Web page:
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Craig Kimbrel or Jonny Venters: Who Is the Atlanta Braves' Go-To Closer?

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Craig Kimbrel or Jonny Venters: Who Is the Atlanta Braves' Go-To Closer?
Rob Carr/Getty Images
Though he didn't have the platoon advantage, Craig Kimbrel picked up the first save for the 2011 Braves.

During today's 2-0 Atlanta Braves' win over the Washington Nationals, Fredi Gonzalez went with Jonny Venters in the eighth inning and Craig Kimbrel in the ninth for the save. 

This was somewhat odd considering Venters, the lefty, faced three right-handed hitters in the eighth (Ian Desmond, Jayson Werth and Ryan Zimmerman), and Kimbrel, the righty, faced two left-handed hitters and a right-handed hitter (Adam LaRoche, Mike Morse and Rick Ankiel). 

Gonzalez had said all spring (and possibly before) that these two pitchers, Venters and Kimbrel, would share the closer role.  I realize it's only Opening Day, but it's odd to not play the matchups with these two pitchers. 

I do have some theories as to why Gonzalez chose to go this route:

 

To instill confidence in Kimbrel

Kimbrel is 22 and is still a rookie.  Perhaps by throwing him into a ninth-inning situation on the first game of the season, Gonzalez felt he could prove to Kimbrel and his teammates that he belongs in the co-closer role in the majors. 

It's ludicrous that too many people make the distinction between the ninth inning and other key late-inning situations.  But the cat's already out of the bag, and it's possible players now perceive save situations as more important than other late-inning situations. 

Therefore, maybe Gonzalez wanted to throw Kimbrel into what they perceive as the most important situation for a reliever.

 

Gonzalez sort of lied about co-closers. 

Kimbrel is the guy, for the most part. 

However, Venters will get more saves than a typical back-up closer.  Venters will get the opportunities when Kimbrel is unavailable and also when very tough lefties are due up. 

Why wouldn't Gonzalez just say this? 

Perhaps he is trying to prevent teams from stacking their lineups based on this strategy.  Perhaps he wants both pitchers to feel like they are "the man."  Perhaps it's all about the Phillies and similar teams whose best hitters mostly bat left-handed.

 

Gonzalez lied about co-closers, and he planned on Kimbrel all along. 

Why would he do this?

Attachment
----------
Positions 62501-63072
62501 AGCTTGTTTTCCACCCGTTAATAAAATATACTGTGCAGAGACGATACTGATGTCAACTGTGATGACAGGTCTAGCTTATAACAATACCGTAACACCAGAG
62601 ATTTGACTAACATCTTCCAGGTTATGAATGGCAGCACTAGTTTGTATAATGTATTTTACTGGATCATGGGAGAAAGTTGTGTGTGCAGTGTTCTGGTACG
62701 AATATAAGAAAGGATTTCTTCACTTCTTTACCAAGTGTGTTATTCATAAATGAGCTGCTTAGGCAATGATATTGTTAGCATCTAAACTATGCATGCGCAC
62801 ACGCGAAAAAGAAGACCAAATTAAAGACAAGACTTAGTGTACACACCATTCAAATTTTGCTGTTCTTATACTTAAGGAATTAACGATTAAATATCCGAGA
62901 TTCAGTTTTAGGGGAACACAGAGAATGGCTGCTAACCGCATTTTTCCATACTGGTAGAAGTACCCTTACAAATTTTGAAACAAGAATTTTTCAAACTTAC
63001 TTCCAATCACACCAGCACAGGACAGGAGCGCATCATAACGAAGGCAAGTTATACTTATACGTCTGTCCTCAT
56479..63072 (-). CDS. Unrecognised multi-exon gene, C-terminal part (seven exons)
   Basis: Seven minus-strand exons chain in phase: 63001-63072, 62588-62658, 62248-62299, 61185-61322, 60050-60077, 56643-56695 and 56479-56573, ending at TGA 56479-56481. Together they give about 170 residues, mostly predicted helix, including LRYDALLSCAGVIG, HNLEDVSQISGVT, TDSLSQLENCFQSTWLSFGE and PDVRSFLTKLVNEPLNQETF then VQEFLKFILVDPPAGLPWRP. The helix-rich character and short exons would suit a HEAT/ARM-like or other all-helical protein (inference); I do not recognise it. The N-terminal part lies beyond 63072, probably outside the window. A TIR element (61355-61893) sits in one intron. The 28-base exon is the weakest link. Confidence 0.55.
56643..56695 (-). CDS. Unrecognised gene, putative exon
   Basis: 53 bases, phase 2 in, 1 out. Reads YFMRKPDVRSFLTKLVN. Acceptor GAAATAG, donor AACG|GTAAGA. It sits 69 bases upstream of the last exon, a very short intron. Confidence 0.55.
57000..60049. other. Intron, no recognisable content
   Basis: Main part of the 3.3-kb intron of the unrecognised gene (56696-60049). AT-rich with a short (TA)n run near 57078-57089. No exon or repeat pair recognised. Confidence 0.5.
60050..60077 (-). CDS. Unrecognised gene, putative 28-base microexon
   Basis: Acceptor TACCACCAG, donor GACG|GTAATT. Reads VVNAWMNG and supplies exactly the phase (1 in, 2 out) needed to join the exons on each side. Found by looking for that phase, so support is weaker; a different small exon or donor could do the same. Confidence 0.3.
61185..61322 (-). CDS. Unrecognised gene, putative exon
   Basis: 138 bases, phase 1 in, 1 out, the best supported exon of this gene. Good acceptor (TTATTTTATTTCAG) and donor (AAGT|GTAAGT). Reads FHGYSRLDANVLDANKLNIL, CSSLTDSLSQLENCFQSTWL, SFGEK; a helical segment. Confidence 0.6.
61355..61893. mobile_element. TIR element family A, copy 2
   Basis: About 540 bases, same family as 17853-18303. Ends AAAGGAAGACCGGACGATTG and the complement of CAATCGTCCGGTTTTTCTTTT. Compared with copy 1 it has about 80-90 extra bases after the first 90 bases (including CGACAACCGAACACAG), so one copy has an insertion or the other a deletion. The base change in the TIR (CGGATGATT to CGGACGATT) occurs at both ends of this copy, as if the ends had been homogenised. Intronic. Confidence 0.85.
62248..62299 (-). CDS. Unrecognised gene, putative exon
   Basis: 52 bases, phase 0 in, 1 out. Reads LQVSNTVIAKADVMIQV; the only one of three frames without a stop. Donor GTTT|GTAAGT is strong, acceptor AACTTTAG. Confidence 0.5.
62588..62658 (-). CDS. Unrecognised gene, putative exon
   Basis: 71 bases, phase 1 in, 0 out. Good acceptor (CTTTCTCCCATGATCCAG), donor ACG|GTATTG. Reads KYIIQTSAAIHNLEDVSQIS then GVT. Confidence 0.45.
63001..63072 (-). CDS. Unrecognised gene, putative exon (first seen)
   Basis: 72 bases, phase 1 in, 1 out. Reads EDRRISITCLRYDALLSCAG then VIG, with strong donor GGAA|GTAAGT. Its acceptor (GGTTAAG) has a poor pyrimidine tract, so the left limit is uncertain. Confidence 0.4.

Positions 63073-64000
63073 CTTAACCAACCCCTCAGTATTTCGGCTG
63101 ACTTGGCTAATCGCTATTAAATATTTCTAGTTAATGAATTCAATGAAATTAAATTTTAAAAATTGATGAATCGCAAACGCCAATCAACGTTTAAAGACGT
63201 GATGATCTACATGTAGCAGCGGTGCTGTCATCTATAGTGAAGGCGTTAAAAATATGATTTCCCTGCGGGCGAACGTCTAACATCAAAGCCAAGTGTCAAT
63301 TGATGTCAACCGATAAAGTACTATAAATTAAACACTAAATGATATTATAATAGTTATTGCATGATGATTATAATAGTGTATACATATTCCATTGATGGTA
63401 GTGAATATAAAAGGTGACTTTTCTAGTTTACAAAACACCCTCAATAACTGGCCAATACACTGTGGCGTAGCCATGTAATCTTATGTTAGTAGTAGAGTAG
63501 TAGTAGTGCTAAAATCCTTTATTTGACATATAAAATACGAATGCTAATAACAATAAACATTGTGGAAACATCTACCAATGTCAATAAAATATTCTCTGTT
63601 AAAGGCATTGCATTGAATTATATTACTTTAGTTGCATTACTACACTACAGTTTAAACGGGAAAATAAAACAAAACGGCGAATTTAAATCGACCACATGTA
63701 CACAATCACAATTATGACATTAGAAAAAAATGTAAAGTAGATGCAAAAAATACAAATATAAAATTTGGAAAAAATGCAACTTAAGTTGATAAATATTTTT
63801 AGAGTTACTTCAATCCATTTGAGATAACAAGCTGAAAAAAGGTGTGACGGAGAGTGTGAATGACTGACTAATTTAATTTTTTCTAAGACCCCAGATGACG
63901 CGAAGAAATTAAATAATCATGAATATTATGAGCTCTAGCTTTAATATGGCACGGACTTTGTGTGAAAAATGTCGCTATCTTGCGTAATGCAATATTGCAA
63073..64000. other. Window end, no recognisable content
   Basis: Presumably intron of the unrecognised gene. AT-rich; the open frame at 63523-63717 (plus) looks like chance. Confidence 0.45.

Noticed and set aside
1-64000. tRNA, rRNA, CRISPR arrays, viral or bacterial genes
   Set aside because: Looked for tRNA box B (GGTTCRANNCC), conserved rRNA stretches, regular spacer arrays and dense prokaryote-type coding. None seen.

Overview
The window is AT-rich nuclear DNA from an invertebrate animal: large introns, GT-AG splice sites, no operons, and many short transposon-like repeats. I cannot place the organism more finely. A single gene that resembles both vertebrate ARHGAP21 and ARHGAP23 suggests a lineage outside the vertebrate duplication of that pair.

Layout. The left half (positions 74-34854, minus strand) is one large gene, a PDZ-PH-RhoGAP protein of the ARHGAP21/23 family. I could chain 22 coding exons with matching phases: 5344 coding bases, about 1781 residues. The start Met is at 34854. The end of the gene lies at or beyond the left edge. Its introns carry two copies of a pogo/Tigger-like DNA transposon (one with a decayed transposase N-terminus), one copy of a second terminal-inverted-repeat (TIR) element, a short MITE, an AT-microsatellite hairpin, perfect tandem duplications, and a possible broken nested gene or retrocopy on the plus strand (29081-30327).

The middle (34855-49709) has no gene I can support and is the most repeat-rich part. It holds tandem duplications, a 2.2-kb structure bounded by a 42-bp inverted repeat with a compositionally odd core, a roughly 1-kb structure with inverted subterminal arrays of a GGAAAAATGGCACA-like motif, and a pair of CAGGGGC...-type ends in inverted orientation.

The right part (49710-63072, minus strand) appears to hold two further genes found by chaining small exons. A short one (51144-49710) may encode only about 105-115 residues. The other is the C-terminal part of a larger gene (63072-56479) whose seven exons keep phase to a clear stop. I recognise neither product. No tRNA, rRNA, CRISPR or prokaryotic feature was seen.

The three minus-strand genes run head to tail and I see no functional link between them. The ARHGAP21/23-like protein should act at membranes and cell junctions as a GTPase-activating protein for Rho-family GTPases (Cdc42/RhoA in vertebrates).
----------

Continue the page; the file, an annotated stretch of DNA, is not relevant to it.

The most obvious reason is to motivate both pitchers to be the best they can be.  If a pitcher is unsure whether or not he is the guy, he might try his best to prove he is.  Gonzalez wants a competition without creating some sort of rivalry between the two pitchers, and he figures this is the best way to accomplish that. 

 

He thought that Venters was better suited to face Desmond, Werth and Zimmerman and Kimbrel better suited to face LaRoche, Morse and Ankiel. 

The former three hitters are more talented than the latter three.  Venters has a lot more experience facing major league hitters and has the stuff to retire right-handed hitters. 

So why not let the non-rookie face the tougher part of the opposing lineup and bring in Kimbrel for a relatively easy save?  

 

Gonzalez is going to alternate the two relievers more so than paying attention to platoon matchups, unless the matchups clearly and obviously favor one guy over the other.

I think No. 2 is the most likely explanation; I believe Kimbrel is the default closer. 

He probably has the better pure stuff and strikeout potential. It seems most teams would rather have a right-handed closer so they can use lefties for specific matchups since there are fewer left-handed hitters. 

Venters will still get the shot if an opposing team has a couple of tough lefty hitters due up in the ninth in a save situation, and he'll be the guy when Kimbrel needs a breather.  For this reason, I expect Venters to get more saves than a typical second-string guy. 

So, I suspect it's not as if Kimbrel is a traditional, full-time closer for your Atlanta Braves

It probably shouldn't matter to Braves fans which guy is going to get most save chances, unless you play fantasy baseball. 

Both guys have the stuff to retire both right and left-handed major league hitters.  Too many managers let the save statistics and platoon advantages dictate their late-inning relief decisions. 

Although we can't really make sense of Gonzalez's moves with regard to Kimbrel and Venters on Opening Day, it's refreshing that there is some indication he's not strictly wedded to specific roles for his relievers. 

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